Marketable Skills for Youth.
Many of the marginalized youth have had little formal education and therefore their advanced education must not require a grade 12 graduation. We are helping to educate the youth in small marketable trades such as tourist guides, assistant chefs, and numerous bakers. These skills will help the youth be contributing members of society
Alcedies, a retired policeman, has taken in marginalized street boys and has given them a home. He purchased some swamp land and he and the boys have built it into a beautiful homestead with a blue house, animal stalls, cuy, chicken and duck pens, and nice dormitories. These boys have been learning life skills at Alcedies’ Asul de Wasi and become great young men.
Sharperu has helped Azul with a guinea pig farm. We purchased some breeding guinea pigs and they have a nice little guinea pig farm going now. We also purchased the materials to make a nice size green house where the boys can grow produce to eat and sell.
Hot Chocolate Christmases.
Hot Chocolate, a sweet bun and a toy. Year to date we have sponsored 18 Christmas's to thousands of underprivileged children in orphanages, street shelters, Quechan villages and schools. A Thank you to everyone who has donated money, toys, candy, books, and hygiene kits to these children. Imagine what a happy face you have put on these children.
Wood burning concrete stoves with a Chimney.
We started out by putting stoves and ovens in villages and communities. One little community the children were in a school class with 3 children on each chair and no desk. We helped them put in a stove so the school teachers could ensure the children had one healthy meal a day. They said that children cannot learn with an empty hungry stomach. The Raymond Elementary School also purchased a wood burning stove for another school where the children arrive hungry after walking hours to get to school. In the villages where the Quechan women and children cook together, the chimney will help against smoke lungs and early death.
A group of underprivileged women have taken marketing classes and learned how to make numerous projects. Some classes have been knitting, cuy (guinea pig) ham preparation, yogurt making, Christmas crafts, card making, doll making and sewing. When we were at one of the classes, one of the women showed us the yogurt they had learned to make. They wrapped the warm yogurt starter in a blue sweater and then a red sweater and put it in the left corner of the room. When we asked why the certain color of sweater she replied that these are the colors she was taught with. She couldn’t take the chance that if she used a different colour the yogurt wouldn't work. If this happened she wouldn’t have enough money to purchase the supplies to make yogurt the next day. They live day to day, hand to mouth.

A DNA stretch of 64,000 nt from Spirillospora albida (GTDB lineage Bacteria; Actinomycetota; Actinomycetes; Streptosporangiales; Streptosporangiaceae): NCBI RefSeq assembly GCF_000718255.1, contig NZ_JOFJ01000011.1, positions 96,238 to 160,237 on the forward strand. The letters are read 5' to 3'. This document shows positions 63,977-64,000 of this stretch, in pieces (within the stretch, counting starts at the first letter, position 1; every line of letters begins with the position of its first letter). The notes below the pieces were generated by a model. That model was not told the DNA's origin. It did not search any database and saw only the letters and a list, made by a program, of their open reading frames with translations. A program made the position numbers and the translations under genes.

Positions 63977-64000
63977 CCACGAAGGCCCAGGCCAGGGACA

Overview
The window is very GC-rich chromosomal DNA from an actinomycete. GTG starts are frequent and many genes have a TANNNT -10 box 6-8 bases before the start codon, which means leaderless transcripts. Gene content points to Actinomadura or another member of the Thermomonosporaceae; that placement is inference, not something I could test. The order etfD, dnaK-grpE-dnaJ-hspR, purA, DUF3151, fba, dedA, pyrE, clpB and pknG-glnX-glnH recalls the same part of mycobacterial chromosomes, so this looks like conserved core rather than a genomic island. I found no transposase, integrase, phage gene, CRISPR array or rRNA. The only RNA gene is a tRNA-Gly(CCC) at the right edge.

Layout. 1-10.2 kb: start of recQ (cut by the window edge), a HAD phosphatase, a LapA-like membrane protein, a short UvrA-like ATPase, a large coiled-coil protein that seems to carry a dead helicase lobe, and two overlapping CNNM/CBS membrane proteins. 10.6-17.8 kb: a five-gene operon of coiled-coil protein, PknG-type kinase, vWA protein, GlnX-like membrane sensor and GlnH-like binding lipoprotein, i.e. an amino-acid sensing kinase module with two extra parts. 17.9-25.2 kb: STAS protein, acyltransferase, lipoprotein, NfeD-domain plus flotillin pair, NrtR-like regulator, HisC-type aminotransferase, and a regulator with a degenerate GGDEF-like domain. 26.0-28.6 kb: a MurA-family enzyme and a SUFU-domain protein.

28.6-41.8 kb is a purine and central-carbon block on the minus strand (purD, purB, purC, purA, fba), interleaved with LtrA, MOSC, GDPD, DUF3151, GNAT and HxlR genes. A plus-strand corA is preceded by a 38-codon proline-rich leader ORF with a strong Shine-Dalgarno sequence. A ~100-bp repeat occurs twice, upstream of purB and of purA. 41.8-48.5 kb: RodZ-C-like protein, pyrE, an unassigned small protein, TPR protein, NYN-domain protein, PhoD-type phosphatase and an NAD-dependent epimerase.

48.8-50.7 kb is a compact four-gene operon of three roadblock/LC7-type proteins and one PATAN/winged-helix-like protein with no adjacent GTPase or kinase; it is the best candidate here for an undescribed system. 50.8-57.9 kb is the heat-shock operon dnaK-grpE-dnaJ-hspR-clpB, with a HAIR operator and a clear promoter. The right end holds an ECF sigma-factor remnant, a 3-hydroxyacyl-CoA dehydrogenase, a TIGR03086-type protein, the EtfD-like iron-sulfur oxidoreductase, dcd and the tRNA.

Guinea Pig (Cuy) Project
In Cusco Peru, 10 women have micro-financed a small guinea pig (cuy) project. The women operate a small shop where they butcher guinea pig and make jellied ham or fresh cuy to sell to local restaurants.
If you want a nice thick piece of guinea pig (cuy) ham on a warm fresh bun. Join us in Cusco, Peru and for $2.00 you can have a cuy ham sandwich with a large glass of Inka Cola and then enjoy some great company.
We purchased bus tickets for a woman to go to Doctors without Borders. She had been attached with an ax by her husband when she was sleeping with her small son. A local jungle doctor has sewn her up but her eye was sewn in to move up and down. She was only 20 and needed to go to Bolivia to the clinic. She had no way to pay $60 for the ticket and 3 week stay at the clinic. The village brought this woman to us to say she needed medical help. We wanted to give her the money to purchase the ticket but this would have raised her above the rest of the villagers that were helping her and feeding her son. We had to hand the ticket to the village mayor and she had the villagers vote if this young injured woman could go to the doctor. This way the woman was still equal to the villagers and then they let her take the ticket. In the High Andes, Quechan villages cook together and eat together so no one goes hungry but this means that no one is allowed to financially rise above anyone else. Everyone goes with or without